Half a century ago, it passed from the aristocrats who had called it home for generations and into the hands of the people of Leeds.

And this week, the beautiful Lotherton estate has begun a nostalgic look back through a memorable 50 years as one of the city’s best-loved attractions.

Three new exhibitions featuring images, objects and memorabilia will give visitors a chance to stroll through five decades of history and heritage and see how the site has grown and evolved.

Once home to prominent Leeds family the Gascoignes, the stunning Edwardian country house played an important role in the history of Leeds, including caring for injured soldiers during the First World War.

That continued until 1968, when the estate’s last private owner Sir Alvary Gascoigne, a noted diplomat and ambassador, gifted Lotherton Hall to Leeds, including its magnificent garden, parkland and art collection.

The following year, Lotherton opened as a public museum and welcomed its first visitors.

Today, the estate is home to the stunning fashion galleries as well as the spectacular Lotherton Wildlife World attraction, which conserves an extensive collection of endangered bird species and animals, including penguins, flamingos and a tapir. As a result, recent Visit England annual visitor figures show it is now one of Yorkshire and Humber’s most visited paid attractions.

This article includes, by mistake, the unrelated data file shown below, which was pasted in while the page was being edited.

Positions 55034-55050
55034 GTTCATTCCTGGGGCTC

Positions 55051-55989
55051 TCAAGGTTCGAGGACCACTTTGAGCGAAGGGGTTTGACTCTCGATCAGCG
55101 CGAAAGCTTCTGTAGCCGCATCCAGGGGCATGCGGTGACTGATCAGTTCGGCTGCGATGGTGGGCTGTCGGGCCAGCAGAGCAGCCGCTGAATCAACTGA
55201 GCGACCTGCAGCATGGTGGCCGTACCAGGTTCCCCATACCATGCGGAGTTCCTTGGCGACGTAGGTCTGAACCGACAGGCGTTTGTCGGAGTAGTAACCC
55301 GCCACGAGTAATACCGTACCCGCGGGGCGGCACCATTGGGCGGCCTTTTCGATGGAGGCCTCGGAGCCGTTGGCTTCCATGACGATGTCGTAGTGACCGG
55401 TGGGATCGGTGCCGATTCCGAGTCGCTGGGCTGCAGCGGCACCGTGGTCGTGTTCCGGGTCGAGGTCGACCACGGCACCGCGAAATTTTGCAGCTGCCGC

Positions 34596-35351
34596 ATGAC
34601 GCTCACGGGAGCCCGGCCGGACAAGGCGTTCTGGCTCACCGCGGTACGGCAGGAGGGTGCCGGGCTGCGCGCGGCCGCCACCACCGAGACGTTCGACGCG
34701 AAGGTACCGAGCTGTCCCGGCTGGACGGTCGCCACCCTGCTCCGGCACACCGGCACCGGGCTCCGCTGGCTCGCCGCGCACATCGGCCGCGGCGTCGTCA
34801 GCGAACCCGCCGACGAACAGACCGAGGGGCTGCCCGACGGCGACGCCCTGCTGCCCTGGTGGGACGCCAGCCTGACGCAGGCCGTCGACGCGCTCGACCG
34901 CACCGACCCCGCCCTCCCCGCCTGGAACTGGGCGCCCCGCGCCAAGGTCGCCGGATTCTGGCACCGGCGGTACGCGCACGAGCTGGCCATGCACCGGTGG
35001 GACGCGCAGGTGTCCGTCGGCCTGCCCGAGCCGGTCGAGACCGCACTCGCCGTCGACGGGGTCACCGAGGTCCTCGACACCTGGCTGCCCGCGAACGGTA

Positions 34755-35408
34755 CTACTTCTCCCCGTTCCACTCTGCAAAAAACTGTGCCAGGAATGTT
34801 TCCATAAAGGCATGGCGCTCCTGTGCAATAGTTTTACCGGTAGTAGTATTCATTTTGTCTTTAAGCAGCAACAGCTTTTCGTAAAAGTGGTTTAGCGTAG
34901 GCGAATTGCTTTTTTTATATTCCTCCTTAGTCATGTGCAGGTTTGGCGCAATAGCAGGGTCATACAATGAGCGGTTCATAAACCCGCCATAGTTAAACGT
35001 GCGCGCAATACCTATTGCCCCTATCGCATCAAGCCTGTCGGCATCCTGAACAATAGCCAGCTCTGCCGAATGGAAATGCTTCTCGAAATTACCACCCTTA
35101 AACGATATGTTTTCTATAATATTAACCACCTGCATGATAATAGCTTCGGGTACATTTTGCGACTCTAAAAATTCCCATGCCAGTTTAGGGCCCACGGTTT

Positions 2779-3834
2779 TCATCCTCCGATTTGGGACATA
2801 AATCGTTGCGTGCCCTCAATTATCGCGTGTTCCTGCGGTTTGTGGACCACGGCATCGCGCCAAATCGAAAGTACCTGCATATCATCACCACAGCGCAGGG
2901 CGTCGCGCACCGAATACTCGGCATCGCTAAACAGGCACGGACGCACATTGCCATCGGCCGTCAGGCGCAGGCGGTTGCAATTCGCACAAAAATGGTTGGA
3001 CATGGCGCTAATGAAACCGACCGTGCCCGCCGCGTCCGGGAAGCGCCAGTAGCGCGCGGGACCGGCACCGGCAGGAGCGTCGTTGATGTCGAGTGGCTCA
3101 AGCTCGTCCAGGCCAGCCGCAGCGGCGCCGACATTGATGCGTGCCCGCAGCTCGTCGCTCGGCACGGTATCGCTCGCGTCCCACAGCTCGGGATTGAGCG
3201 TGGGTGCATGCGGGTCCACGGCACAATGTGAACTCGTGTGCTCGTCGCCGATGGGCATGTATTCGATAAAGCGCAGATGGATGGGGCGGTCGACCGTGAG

As part of the celebrations, a new display entitled End of an Era has been curated by Lotherton volunteers and takes a closer looks at the last members of the Gascoigne family to live at the hall. Poignantly, this includes the death during World War Two of the heir of Lotherton, Douglas Gascoigne, a tragedy that ultimately led to the gift of Lotherton to Leeds.

A selection of letters written by Sir Alvary during his diplomatic career are also on display, including a letter describing a private meeting Sir Alvary had with Winston Churchill in 1943.

The hall will also be showcasing some of the jewels in its extraordinary collection in the new 50 Years in the Making exhibition. Special displays of decorative arts and archive material expose the varied and fascinating stories of the collections left by the Gascoignes and those brought to Lotherton in the last 50 years.

And the impressive fashion galleries will be hosting the Fashion Forward exhibition, which will shine a light on catwalk designs by some of the country’s exciting contemporary talent.

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